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Whether it was becoming that the Magi should come to adore Christ and pay homage to Him?

Objection 1: It would seem that it was unbecoming that the Magi should come to adore Christ and pay homage to Him. For reverence is due to a king from his subjects. But the Magi did not belong to the kingdom of the Jews. Therefore, since they knew by seeing the star that He that was born was the "King of the Jews," it seems unbecoming that they should come to adore Him.

Objection 2: Further, it seems absurd during the reign of one king to proclaim a stranger. But in Judea Herod was reigning. Therefore it was foolish of the Magi to proclaim the birth of a king.

Objection 3: Further, a heavenly sign is more certain than a human sign. But the Magi had come to Judea from the east, under the guidance of a heavenly sign. Therefore it was foolish of them to seek human guidance besides that of the star, saying: "Where is He that is born King of the Jews?"

Objection 4: Further, the offering of gifts and the homage of adoration are not due save to kings already reigning. But the Magi did not find Christ resplendent with kingly grandeur. Therefore it was unbecoming for them to offer Him gifts and homage.

On the contrary, It is written (Is. 60:3): "[The Gentiles] shall walk in the light, and kings in the brightness of thy rising." But those who walk in the Divine light do not err. Therefore the Magi were right in offering homage to Christ.

I answer that, As stated above (A[3], ad 1), the Magi are the "first-fruits of the Gentiles" that believed in Christ; because their faith was a presage of the faith and devotion of the nations who were to come to Christ from afar. And therefore, as the devotion and faith of the nations is without any error through the inspiration of the Holy Ghost, so also we must believe that the Magi, inspired by the Holy Ghost, did wisely in paying homage to Christ.

Reply to Objection 1: As Augustine says in a sermon on the Epiphany (cc.): "Though many kings of the Jews had been born and died, none of them did the Magi seek to adore. And so they who came from a distant foreign land to a kingdom that was entirely strange to them, had no idea of showing such great homage to such a king as the Jews were wont to have. But they had learnt that such a King was born that by adoring Him they might be sure of obtaining from Him the salvation which is of God."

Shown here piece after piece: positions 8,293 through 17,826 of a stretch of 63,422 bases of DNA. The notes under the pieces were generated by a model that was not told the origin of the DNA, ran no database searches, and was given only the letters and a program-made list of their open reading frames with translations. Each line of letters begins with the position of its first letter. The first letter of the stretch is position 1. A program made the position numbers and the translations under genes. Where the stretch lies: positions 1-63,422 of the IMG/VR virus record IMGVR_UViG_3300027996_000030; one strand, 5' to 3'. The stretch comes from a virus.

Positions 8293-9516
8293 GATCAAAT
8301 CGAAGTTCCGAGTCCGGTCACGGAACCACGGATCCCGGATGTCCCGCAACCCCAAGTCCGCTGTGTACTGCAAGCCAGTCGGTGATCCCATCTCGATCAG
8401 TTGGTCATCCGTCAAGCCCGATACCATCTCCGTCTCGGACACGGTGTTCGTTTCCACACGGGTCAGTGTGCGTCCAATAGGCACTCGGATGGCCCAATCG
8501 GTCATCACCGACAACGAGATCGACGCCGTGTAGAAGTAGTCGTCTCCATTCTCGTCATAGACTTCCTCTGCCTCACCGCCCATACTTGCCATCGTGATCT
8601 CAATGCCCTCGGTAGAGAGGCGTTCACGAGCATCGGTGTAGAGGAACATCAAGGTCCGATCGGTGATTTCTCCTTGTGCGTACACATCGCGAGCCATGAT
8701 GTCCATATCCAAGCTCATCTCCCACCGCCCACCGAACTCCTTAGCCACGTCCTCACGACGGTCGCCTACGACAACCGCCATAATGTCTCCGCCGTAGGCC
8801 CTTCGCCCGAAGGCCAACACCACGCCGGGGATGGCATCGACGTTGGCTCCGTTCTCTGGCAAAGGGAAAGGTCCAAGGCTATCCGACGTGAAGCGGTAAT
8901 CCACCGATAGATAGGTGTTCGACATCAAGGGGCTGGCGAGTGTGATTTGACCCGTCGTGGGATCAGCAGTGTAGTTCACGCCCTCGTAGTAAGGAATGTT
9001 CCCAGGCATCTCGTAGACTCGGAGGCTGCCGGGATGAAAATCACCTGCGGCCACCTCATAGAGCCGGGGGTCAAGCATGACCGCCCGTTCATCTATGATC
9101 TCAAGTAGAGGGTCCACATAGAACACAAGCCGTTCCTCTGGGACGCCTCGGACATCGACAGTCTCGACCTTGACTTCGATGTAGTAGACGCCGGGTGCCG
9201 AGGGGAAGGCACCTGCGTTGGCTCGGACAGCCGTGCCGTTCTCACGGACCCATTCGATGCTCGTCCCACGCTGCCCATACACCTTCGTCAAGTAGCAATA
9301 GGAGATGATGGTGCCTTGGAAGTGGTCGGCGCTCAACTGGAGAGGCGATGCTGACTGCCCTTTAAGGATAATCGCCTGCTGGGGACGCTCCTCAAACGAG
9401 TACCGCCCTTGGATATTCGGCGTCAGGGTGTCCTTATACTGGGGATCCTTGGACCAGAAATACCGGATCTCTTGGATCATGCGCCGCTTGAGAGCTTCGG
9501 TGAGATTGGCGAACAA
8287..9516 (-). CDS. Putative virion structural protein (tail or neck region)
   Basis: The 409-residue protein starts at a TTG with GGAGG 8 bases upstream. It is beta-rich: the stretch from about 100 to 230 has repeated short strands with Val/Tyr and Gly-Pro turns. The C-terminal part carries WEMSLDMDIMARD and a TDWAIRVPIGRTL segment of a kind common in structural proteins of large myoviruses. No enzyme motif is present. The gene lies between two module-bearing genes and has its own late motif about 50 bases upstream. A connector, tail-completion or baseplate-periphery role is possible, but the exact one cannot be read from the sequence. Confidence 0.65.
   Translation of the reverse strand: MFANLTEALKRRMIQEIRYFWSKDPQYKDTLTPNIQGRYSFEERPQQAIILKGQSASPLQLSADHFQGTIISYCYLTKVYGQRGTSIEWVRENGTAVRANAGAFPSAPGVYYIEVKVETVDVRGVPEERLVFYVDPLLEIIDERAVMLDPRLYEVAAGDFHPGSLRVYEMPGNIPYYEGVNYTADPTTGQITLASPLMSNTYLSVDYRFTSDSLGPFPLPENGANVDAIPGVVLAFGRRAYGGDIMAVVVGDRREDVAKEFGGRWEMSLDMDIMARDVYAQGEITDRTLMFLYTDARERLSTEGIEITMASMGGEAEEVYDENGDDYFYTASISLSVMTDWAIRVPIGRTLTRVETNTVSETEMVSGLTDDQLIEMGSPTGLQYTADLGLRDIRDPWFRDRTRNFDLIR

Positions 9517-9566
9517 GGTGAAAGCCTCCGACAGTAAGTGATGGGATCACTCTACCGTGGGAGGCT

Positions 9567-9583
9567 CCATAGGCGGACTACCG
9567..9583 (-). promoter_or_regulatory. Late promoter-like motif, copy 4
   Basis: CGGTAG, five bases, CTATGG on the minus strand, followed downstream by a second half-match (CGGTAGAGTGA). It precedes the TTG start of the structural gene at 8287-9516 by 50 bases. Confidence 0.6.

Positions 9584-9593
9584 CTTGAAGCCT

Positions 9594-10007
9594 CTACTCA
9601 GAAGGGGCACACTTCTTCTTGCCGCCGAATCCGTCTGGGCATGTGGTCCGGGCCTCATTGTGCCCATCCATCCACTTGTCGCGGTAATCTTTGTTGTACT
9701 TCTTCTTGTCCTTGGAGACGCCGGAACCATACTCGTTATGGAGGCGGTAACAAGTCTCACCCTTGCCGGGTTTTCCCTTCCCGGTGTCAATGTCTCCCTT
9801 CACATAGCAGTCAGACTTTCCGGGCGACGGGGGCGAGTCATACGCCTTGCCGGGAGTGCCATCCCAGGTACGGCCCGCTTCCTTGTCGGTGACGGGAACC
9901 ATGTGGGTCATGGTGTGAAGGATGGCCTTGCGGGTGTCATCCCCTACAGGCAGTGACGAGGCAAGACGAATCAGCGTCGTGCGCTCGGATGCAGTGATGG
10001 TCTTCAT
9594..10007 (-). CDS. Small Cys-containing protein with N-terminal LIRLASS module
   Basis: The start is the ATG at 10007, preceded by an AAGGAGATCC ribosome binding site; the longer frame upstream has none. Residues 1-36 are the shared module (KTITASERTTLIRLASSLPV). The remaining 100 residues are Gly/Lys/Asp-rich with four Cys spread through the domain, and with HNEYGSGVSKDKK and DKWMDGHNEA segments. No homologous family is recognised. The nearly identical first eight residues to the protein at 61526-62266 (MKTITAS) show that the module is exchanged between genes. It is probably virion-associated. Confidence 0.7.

Reply to Objection 2: By proclaiming [Christ King] the Magi foreshadowed the constancy of the Gentiles in confessing Christ even until death. Whence Chrysostom says (Hom. ii in Matth.) that, while they thought of the King who was to come, the Magi feared not the king who was actually present. They had not yet seen Christ, and they were already prepared to die for Him.

Reply to Objection 3: As Augustine says in a sermon on the Epiphany (cc.): "The star which led the Magi to the place where the Divine Infant was with His Virgin-Mother could bring them to the town of Bethlehem, in which Christ was born. Yet it hid itself until the Jews also bore testimony of the city in which Christ was to be born: so that, being encouraged by a twofold witness," as Pope Leo says (Serm. xxxiv), "they might seek with more ardent faith Him, whom both the brightness of the star and the authority of prophecy revealed." Thus they "proclaim" that Christ is born, and "inquire where; they believe and ask, as it were, betokening those who walk by faith and desire to see," as Augustine says in a sermon on the Epiphany (cxcix). But the Jews, by indicating to them the place of Christ's birth, "are like the carpenters who built the Ark of Noe, who provided others with the means of escape, and themselves perished in the flood. Those who asked, heard and went their way: the teachers spoke and stayed where they were; like the milestones that point out the way but walk not" (Augustine, Serm. cclxxiii). It was also by God's will that, when they no longer saw the star, the Magi, by human instinct, went to Jerusalem, to seek in the royal city the new-born King, in order that Christ's birth might be publicly proclaimed first in Jerusalem, according to Is. 2:3: "The Law shall come forth from Sion, and the Word of the Lord from Jerusalem"; and also "in order that by the zeal of the Magi who came from afar, the indolence of the Jews who lived near at hand, might be proved worthy of condemnation" (Remig., Hom. in Matth. ii, 1).

Reply to Objection 4: As Chrysostom says (Hom. ii in Matth. [*From the supposititious Opus Imperfectum]): "If the Magi had come in search of an earthly King, they would have been disconcerted at finding that they had taken the trouble to come such a long way for nothing. Consequently they would have neither adored nor offered gifts. But since they sought a heavenly King, though they found in Him no signs of royal pre-eminence, yet, content with the testimony of the star alone, they adored: for they saw a man, and they acknowledged a God." Moreover, they offer gifts in keeping with Christ's greatness: "gold, as to the great King; they offer up incense as to God, because it is used in the Divine Sacrifice; and myrrh, which is used in embalming the bodies of the dead, is offered as to Him who is to die for the salvation of all" (Gregory, Hom. x in Evang.). And hereby, as Gregory says (Hom. x in Evang.), we are taught to offer gold, "which signifies wisdom, to the new-born King, by the luster of our wisdom in His sight." We offer God incense, "which signifies fervor in prayer, if our constant prayers mount up to God with an odor of sweetness"; and we offer myrrh, "which signifies mortification of the flesh, if we mortify the ill-deeds of the flesh by refraining from them."

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